Tag Archives: Eiffel Tower

The Kindness of Strangers

23 Oct

Paris, France 2009

Over the years I have heard that Parisians are rude.

I have never found that to be true — well, with the possible exception of *that one* taxi driver in 2002.

In fact, while visiting Paris in 2009, Carrieanna and I found the exact opposite to be true.

As noted in a previous blog post, we were in Paris to celebrate Carrieanna’s birthday.

I have viewed The City of Lights from the top of the Eiffel Tower, and I wanted Carrieanna to have that same experience. It was my birthday gift to her. And we would go at night, to enjoy that spectacular view.

We had already determined that we would not attempt this on her actual birthday, which fell on a Saturday, since it was very crowded that night. Instead, we would go on Monday night and make this our last great adventure in Paris. (We would be returning to Amsterdam on Tuesday.)

There’s a miracle story here, but let me share another one first.

To understand why I call these “miracle stories,” let me quote Rick Steves, in his [mostly] very helpful book “Easy Access Europe.”

“Unfortunately, Paris … has a few sights that are best left to non-disabled travelers (or more adventurous slow walkers): … Sainte-Chapelle upstairs chapel … the top level of the Eiffel Tower ….”

We were happy to prove him wrong, with the help of kind strangers!

Earlier in the day, after visiting both the Louvre and Musee d’Orsay — yes, it was a VERY busy day! — Carrieanna and I took a taxi to the Ile de la Cité, to see the beautiful stained glass at Sainte-Chapelle.

“The interior of this 13th-century chapel is a triumph of Gothic church architecture. Built to house Jesus’ Crown of Thorns, Sainte-Chapelle is jam-packed with stained-glass windows, bathed in colorful light ….”

“… climb the stairs into the sanctuary, where more than 1,100 Bible scenes – from the Creation to the Passion to Judgment Day – are illustrated by light and glass.”

Sainte-Chapelle, Paris, France 2009

“Unfortunately, the upstairs chapel (with the stained-glass windows) can be reached only by climbing a narrow spiral staircase.”

Umm, maybe. Unless you encounter a kind ticket attendant, who was a charmed by Carrieanna’s smile and offered to take us the back way (which included a tiny construction elevator and a keyed door).

We were taken through the King’s Entrance (built to allow King Louis IX easy and private access the chapel) …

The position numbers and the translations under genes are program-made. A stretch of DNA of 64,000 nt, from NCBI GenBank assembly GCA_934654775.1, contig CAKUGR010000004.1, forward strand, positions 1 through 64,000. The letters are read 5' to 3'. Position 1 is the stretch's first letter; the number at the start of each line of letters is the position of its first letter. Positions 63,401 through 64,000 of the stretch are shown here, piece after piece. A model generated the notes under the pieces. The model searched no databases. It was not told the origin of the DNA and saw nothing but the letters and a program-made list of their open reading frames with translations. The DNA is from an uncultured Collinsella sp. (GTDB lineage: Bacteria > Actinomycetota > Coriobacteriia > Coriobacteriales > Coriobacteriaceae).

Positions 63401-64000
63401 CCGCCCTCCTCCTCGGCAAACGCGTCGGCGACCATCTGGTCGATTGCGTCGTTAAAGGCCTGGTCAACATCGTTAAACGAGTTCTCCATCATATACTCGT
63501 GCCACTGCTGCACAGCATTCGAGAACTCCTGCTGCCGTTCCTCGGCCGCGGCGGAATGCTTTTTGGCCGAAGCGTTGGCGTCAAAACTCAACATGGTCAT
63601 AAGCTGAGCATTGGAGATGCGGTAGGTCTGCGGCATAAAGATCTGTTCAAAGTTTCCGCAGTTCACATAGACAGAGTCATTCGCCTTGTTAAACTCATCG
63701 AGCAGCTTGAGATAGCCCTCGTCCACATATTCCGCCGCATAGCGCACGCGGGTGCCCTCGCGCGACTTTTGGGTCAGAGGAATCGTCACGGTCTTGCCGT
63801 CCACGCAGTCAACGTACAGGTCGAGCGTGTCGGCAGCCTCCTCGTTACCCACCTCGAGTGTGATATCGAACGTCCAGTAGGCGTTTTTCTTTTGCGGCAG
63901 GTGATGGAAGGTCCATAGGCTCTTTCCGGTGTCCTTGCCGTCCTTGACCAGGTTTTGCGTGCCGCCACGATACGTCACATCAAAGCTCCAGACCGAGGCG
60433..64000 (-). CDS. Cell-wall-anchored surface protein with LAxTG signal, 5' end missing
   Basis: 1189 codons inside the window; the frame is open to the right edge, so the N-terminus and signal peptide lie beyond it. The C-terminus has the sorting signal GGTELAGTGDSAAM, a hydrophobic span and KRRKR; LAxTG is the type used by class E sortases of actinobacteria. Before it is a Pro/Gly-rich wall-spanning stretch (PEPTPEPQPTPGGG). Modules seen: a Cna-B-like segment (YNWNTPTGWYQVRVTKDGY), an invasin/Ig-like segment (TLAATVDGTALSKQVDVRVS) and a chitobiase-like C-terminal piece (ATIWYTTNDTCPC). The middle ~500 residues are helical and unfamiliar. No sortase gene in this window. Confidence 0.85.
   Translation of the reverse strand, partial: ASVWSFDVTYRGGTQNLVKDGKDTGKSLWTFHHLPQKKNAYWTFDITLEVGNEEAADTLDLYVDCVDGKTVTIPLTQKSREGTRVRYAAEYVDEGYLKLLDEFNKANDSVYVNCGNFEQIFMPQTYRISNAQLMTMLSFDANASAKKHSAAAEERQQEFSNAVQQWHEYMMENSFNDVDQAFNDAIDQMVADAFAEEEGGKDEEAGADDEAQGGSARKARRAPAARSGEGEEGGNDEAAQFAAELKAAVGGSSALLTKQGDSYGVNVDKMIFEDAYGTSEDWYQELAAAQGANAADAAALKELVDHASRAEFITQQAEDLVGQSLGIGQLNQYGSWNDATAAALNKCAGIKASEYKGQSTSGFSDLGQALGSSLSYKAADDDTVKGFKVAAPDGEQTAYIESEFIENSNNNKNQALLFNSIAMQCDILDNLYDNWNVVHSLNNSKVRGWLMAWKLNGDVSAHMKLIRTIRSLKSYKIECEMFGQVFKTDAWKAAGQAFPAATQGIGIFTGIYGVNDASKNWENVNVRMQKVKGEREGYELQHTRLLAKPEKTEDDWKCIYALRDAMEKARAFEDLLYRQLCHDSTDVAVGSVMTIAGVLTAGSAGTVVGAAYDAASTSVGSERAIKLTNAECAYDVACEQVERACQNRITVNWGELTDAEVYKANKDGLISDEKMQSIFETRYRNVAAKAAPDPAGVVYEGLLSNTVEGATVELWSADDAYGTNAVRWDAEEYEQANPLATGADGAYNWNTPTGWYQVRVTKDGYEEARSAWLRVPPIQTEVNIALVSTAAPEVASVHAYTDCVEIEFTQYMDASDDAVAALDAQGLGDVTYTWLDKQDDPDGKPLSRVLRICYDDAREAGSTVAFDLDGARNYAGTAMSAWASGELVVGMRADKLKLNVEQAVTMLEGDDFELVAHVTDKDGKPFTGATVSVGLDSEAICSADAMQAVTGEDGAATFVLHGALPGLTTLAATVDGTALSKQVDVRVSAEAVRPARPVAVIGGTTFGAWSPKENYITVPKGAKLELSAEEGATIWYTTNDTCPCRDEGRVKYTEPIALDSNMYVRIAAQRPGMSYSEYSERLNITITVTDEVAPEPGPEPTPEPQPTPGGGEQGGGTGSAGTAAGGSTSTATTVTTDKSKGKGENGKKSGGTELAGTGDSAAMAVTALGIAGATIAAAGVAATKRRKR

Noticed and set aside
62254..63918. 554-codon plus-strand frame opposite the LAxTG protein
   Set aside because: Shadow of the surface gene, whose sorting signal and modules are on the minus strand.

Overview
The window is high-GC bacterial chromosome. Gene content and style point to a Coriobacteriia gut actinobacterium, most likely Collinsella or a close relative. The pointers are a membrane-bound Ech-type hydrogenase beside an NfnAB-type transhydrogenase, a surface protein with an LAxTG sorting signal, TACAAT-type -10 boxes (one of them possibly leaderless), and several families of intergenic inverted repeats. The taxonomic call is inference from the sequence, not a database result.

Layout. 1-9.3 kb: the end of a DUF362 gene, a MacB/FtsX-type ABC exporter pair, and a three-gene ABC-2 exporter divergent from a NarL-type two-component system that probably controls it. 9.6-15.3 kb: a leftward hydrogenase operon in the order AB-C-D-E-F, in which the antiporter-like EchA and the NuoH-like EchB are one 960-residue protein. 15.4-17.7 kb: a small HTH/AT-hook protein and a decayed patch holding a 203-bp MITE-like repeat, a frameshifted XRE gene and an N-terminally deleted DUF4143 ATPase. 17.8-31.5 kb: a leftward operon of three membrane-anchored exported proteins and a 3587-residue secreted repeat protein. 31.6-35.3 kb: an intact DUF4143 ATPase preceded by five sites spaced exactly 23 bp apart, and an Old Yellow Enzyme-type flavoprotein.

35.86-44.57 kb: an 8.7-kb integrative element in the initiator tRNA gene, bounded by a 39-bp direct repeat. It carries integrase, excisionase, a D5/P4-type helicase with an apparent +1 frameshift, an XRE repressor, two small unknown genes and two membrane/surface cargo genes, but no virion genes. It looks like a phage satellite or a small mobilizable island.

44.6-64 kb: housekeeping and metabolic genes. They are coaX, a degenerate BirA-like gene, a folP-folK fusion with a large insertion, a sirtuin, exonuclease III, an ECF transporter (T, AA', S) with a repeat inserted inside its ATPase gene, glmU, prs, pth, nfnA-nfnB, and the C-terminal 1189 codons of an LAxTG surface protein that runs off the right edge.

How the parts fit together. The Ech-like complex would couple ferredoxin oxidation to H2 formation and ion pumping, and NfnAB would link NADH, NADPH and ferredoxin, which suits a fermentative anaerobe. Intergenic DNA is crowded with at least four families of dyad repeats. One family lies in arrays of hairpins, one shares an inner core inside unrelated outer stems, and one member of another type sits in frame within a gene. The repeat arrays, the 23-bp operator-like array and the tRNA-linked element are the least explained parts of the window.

Sainte-Chapelle, Paris, France 2009

… and, voila!

We were inside the chapel, admiring the glorious stained glass of Sainte-Chapelle!

Sainte-Chapelle, Paris, France 2009

(Carrieanna in the chapel)

After spending an hour or more in the chapel, Carrieanna and I were escorted back downstairs and to the street, where we thanked our escorts for providing us with this amazing opportunity.

And then we enjoyed a little river-side respite and people watching …

Paris, France 2009

Paris, France 2009

… knowing that we had another grand adventure in store later in the day — ascending the Eiffel Tower!

Carrieanna’s father shared our story in his letter to Carrieanna’s Aunt Becky:

“…Jeri and Carrieanna head off by taxi to the Eiffel Tower. Our last night in town.

“They reach the second level. Carrieanna says the guards explained to her that people in wheelchairs are not allowed at the top level, although blind persons are allowed at the top.”  (We didn’t understand that logic either.)

Eiffel Tower, Paris, France 2009

“She decides that despite ’17 very steep stairs’ up to the elevator to the top, she will do it. She finds a fellow American who says he was in a wheelchair for a while, who is willing to watch her chair for her while she goes up. His wife and daughter already are on their way up, and he is just waiting for them on the second level. (As it turns out, his wife and daughter came down much earlier, and he sends them home in a taxi while he waits for Carrieanna and Jeri!)

“After the 17 steps, they wait 45 minutes, with no place to sit, which is very demanding on Carrieanna’s legs. And then, the Top! And she loved it. She felt so proud of herself!”

Eiffel Tower, Paris, France 2009

To quote Carrieanna, “Don’t say it can’t be done unless you try.”

Because … Anything is Possible!


April in Paris – A First Visit

1 Sep

Carrieanna’s Aunt Becky speaks French and loves Paris – she has been there many times.